"While Keytruda is a key growth driver, the COVID-19 antiviral Lagevrio will make a substantial contribution in 2022," writes Argus Research analyst David Toung (Buy).
- Market value: $273.3 billion
- Dividend yield: 2.8%
- Analysts' consensus recommendation: 1.88 (Buy)
Shares are beating the broader market by about 25 percentage points in 2022, and analysts see more outperformance ahead.
KO was hit hard by pandemic lockdowns, which shuttered restaurants, bars, cinemas and other live venues. But those sales are now bounding back. Analysts likewise praise Coca-Cola's ability to offset input cost inflation with pricing power.
"We think KO's strong fourth-quarter results reflect its brand power and ability to thrive in an inflationary environment, as top line improvement was entirely driven by price and mix," writes CFRA Research analyst Garrett Nelson (Buy).
Twelve analysts rate Coca-Cola's stock at Strong Buy, six say Buy, seven have it at Hold and one says Sell, per S&P Global Market Intelligence.
Analysts' average target price of $69.82 gives KO implied upside of about 11% in the next 12 months or so. Add in the dividend, and the implied total return hits 14%.
2. Home Depot
- Market value: $290.9 billion
- Dividend yield: 2.7%
- Analysts' consensus recommendation: 1.82 (Buy)
Home Depot (HD, $283.00) has long been a way to play the housing market and discretionary consumer spending in general. With the former in a slump and fears mounting over the health of the latter, it's easy to understand why shares are off by almost a third in 2022.
Analysts see the drawdown as overdone, however, and say it affords investors a chance to buy a quality name at a great price. Indeed, the Street gives HD a consensus recommendation of Buy, with high conviction. Of the 33 analysts issuing opinions on shares, 16 call them a Strong Buy, seven say Buy and 10 have them at Hold.
Their average target price of $350.66 gives HD stock implied upside of about 24% in the next year or so. Add in the dividend, and the implied total return is even greater.
"While skeptics could point to HD's traffic decline and high inventory levels, we believe several data points point to the merit of its investment case," writes UBS analyst Michael Lasser (Buy). "While the stock could be volatile near term, we believe it presents a compelling long-term idea."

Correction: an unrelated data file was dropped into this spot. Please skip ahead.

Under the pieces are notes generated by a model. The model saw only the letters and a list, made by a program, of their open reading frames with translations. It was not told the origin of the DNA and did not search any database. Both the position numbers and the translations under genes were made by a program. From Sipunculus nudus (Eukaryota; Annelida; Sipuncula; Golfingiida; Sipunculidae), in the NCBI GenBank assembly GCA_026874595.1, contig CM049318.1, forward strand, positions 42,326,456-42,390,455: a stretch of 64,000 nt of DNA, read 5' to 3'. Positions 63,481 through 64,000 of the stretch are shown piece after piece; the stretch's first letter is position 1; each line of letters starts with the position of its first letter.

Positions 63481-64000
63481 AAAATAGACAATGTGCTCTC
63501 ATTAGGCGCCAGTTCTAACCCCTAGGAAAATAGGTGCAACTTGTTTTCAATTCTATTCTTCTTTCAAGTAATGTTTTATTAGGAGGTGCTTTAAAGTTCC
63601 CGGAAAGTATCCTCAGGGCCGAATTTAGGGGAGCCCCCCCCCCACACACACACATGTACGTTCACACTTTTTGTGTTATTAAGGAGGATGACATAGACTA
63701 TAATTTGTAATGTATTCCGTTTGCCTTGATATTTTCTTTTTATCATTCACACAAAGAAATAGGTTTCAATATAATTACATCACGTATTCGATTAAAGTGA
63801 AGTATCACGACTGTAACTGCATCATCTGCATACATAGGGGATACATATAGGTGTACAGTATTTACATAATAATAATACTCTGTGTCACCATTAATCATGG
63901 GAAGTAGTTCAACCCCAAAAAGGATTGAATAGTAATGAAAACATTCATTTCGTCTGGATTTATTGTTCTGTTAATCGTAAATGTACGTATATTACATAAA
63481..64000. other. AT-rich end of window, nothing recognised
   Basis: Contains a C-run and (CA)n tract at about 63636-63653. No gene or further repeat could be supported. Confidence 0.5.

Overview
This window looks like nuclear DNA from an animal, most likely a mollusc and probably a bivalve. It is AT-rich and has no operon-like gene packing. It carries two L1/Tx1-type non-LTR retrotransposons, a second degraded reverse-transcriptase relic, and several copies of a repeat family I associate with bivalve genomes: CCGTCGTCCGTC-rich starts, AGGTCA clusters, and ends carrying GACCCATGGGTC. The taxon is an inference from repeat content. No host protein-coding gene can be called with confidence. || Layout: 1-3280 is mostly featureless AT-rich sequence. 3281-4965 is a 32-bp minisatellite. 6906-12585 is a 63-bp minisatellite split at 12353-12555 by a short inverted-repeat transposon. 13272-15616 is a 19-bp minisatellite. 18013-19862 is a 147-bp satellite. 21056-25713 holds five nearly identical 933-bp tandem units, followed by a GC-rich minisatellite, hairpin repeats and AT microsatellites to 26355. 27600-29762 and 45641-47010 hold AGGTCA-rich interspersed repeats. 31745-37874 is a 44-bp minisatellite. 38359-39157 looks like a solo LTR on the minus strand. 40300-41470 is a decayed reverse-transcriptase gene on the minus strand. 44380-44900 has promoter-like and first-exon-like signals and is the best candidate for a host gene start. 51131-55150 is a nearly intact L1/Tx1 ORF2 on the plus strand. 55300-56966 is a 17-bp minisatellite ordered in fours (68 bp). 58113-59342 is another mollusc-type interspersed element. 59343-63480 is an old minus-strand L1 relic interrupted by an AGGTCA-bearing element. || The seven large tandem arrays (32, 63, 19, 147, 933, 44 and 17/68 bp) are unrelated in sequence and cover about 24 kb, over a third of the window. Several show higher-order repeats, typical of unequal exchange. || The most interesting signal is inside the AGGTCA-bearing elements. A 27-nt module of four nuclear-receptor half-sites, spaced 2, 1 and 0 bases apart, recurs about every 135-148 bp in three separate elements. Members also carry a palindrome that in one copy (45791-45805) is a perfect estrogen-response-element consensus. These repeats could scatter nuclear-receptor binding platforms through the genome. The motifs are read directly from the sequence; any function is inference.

- Market value: $183.3 billion
- Dividend yield: 2.2%
- Analysts' consensus recommendation: 1.74 (Buy)
McDonald's (MCD, $247.90) gets the strongest consensus Buy recommendation of any Dow dividend stock yielding at least 2.0%.
Shares are off more than 7% for the year-to-date, but that still beats the S&P 500 by about 10 percentage points. Analysts not only expect that outperformance to continue, but for MCD to generate positive returns ahead.
The Street's average target price of $276.97 gives MCD implied upside of 12% in the next 12 months or so. Add in the dividend, and the implied total return comes close to 15%.
"We expect MCD's brand turnaround in the U.S. to be successful, setting the stage for a multi-year same-store sales recovery," writes Truist Securities analyst Jake Bartlett (Buy). "Most importantly, we think MCD's momentum appears sustainable, driven by its new value platform, improved food quality, digital order and pay, delivery and remodels."
Bartlett's view is very much in the majority on the Street, which gives the stock a consensus recommendation of Buy, with high conviction. Eighteen analysts rate MCD at Strong Buy, eight say Buy and nine have it at Hold.
How Are the Top Dow Dividend Stocks Holding Up?
Have a look at the chart below, and you'll see that a cap-weighted index of the current five top-rated Dow dividend payers has generated a negative total return for the year-to-date so far. That said, it's still beating the broader market's total return by a wide margin.
If our new index performs as well as our original one has, this mini-portfolio of blue-chip dividend stocks should bolster investors' portfolios in the second half of 2022 and beyond.